Abstraction is stripping away the peripherals of a particular reality to get at the essence of its being.
For my abstraction, I chose three representations: two visual and one textual representation of the mole(although the textual representation has visual aspects to it as well). One of the key concepts of the mole is that it is both an incredibly large number and while at the same time, the atom is an incredibly small piece of matter. For figure 1, I started with a very small dot that is hard to see (like an atom) and copied it over and over again until I got a very large number that would be incredibly difficult to count. While it isn't exactly the number that a mole represents, it gets at the essence of what a mole is – a large, uncountable number – and in chemistry we count an incredibly small object – the atom. For figure 2, I contrasted a large circle with a small circle – highlighting the essence of enormity of the number (too big to fit on the paper) and the minuscule nature of what the number is counting (too small to read). For figure 3, I contrast again the large and small principle, but using words that get incredibly small and incredibly large – it forces one to extrapolate what the rest of the sentence would say. Like many abstractions, not all of the picture is obvious at the beginning, but can be inferred and interpreted.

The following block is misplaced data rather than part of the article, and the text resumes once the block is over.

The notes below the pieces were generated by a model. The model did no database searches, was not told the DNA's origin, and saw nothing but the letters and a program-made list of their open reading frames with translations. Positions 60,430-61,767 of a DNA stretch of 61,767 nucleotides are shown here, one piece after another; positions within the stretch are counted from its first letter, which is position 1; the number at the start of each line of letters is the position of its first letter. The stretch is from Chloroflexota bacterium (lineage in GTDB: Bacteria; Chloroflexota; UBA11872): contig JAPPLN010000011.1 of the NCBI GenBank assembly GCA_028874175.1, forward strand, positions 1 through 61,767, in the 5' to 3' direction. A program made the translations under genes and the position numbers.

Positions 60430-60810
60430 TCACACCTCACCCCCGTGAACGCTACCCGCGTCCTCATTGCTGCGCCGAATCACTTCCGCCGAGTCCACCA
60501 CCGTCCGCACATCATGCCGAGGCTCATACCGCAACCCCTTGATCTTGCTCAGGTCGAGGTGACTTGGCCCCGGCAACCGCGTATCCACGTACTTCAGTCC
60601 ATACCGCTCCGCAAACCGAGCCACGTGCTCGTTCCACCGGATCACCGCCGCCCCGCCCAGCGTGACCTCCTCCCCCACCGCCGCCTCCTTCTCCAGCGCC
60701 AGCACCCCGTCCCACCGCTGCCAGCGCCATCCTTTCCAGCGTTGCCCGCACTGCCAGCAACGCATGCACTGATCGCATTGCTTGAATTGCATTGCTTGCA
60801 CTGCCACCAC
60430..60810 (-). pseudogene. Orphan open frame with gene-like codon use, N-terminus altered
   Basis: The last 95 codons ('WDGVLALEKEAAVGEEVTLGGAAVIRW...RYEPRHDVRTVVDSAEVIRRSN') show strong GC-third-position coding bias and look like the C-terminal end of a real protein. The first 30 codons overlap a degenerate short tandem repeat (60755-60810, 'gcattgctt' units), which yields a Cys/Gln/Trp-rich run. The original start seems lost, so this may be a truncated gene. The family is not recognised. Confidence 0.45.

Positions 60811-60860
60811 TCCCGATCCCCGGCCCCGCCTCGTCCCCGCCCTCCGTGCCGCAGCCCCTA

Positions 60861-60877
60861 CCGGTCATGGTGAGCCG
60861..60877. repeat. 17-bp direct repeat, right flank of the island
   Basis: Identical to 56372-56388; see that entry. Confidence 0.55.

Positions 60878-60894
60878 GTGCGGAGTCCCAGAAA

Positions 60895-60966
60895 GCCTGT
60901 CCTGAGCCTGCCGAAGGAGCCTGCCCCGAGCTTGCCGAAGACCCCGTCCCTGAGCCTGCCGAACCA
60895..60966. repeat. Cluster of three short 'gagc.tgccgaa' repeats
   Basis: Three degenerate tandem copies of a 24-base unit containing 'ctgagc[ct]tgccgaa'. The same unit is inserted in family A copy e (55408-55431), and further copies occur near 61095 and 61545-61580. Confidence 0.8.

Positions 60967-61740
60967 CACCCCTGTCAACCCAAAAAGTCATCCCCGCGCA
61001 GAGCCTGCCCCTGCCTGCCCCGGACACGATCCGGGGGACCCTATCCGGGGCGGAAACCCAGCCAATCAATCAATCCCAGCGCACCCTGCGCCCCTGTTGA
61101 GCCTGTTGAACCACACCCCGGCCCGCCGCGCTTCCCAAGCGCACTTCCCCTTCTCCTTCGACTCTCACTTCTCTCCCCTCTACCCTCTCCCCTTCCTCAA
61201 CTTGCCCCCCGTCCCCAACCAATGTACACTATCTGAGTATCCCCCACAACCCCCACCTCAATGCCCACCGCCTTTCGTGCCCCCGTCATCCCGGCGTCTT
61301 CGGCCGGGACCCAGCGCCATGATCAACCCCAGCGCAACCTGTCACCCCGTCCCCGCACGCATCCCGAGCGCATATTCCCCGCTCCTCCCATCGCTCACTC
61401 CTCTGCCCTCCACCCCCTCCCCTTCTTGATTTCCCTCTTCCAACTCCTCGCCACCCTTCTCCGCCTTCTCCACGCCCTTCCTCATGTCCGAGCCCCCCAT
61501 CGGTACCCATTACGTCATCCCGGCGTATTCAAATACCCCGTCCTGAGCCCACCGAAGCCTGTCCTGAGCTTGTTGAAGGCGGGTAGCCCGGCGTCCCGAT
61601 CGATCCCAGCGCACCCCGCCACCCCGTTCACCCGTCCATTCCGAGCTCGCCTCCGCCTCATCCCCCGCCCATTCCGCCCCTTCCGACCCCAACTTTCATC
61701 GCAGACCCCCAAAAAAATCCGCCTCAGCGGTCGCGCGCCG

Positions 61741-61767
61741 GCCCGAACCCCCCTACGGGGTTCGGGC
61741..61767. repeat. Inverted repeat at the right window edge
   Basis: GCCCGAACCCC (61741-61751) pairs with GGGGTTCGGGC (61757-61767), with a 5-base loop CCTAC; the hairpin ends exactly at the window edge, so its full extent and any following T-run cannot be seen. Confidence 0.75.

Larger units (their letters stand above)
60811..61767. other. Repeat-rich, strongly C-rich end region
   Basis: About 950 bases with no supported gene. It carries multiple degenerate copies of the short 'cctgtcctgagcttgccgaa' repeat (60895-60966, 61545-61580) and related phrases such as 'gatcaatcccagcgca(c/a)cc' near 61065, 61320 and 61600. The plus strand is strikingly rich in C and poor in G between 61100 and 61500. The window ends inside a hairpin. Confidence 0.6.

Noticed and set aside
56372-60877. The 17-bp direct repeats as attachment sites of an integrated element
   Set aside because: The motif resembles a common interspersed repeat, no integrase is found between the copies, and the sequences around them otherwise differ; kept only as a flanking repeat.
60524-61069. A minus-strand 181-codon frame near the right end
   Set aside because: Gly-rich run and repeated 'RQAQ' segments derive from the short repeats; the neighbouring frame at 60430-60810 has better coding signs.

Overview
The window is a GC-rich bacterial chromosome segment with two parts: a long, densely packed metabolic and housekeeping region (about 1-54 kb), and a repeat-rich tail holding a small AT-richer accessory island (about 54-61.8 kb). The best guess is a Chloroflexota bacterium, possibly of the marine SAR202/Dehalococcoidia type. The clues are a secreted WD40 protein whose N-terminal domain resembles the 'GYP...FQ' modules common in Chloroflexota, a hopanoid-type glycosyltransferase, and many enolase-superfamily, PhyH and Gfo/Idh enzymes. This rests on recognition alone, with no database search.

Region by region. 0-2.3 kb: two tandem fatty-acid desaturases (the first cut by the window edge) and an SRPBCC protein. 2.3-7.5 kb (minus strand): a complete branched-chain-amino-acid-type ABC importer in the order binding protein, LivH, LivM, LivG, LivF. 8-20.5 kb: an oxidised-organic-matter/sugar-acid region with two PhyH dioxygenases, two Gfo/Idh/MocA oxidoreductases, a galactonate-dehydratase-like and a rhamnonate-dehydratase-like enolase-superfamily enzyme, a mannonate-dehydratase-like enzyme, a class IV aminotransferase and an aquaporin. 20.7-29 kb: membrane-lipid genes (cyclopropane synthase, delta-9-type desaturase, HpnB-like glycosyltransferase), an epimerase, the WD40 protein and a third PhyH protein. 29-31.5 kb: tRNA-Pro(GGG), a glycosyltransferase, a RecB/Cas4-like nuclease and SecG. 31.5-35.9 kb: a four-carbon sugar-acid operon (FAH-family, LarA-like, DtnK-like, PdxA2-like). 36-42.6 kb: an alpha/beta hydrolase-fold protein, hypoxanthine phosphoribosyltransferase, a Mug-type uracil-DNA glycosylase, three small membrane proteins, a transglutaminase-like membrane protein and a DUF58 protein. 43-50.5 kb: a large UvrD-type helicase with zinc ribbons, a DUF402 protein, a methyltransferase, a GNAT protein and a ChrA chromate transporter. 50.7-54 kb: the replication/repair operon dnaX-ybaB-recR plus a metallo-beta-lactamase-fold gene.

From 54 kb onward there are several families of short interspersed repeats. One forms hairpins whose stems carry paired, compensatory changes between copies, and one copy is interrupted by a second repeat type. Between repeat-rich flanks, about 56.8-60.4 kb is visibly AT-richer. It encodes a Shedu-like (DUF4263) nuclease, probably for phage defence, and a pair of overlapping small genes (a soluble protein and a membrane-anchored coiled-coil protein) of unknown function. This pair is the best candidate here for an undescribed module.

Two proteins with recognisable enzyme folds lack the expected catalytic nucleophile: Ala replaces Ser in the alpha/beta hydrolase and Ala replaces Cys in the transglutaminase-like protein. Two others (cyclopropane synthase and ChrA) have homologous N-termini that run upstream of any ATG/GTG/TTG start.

These abstractions hopefully can help students capture the essence of what I'm trying to teach them about the mole and the implications for chemistry. The enormity and the tininess of the mole is an important dichotomy that can't be emphasized enough and hopefully abstracting it down can help students grasp the concept.
Technology Facilitator at Calvary Christian Schools. High School Science Teacher since 2008.
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